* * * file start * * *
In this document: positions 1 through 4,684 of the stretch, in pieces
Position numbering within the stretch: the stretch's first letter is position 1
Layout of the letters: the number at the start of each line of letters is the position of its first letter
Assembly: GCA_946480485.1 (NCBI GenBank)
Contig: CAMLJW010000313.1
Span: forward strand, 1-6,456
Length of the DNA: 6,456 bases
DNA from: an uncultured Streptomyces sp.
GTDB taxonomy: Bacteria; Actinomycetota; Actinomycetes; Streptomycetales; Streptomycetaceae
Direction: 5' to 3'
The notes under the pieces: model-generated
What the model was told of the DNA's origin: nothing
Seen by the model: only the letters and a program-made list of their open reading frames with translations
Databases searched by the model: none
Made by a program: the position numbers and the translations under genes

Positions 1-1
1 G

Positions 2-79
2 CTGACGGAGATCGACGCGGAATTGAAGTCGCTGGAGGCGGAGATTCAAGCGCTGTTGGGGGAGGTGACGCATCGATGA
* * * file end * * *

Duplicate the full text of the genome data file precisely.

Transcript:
In this document: positions 1 through 4,684 of the stretch, in pieces
Position numbering within the stretch: the stretch's first letter is position 1
Layout of the letters: the number at the start of each line of letters is the position of its first letter
Assembly: GCA_946480485.1 (NCBI GenBank)
Contig: CAMLJW010000313.1
Span: forward strand, 1-6,456
Length of the DNA: 6,456 bases
DNA from: an uncultured Streptomyces sp.
GTDB taxonomy: Bacteria; Actinomycetota; Actinomycetes; Streptomycetales; Streptomycetaceae
Direction: 5' to 3'
The notes under the pieces: model-generated
What the model was told of the DNA's origin: nothing
Seen by the model: only the letters and a program-made list of their open reading frames with translations
Databases searched by the model: none
Made by a program: the position numbers and the translations under genes

Positions 1-1
1 G

Positions 2-79
2 CTGACGGAGATCGACGCGGAATTGAAGTCGCTGGAGGCGGAGATTCAAGCGCTGTTGGGGGAGGTGACGCATCGATGA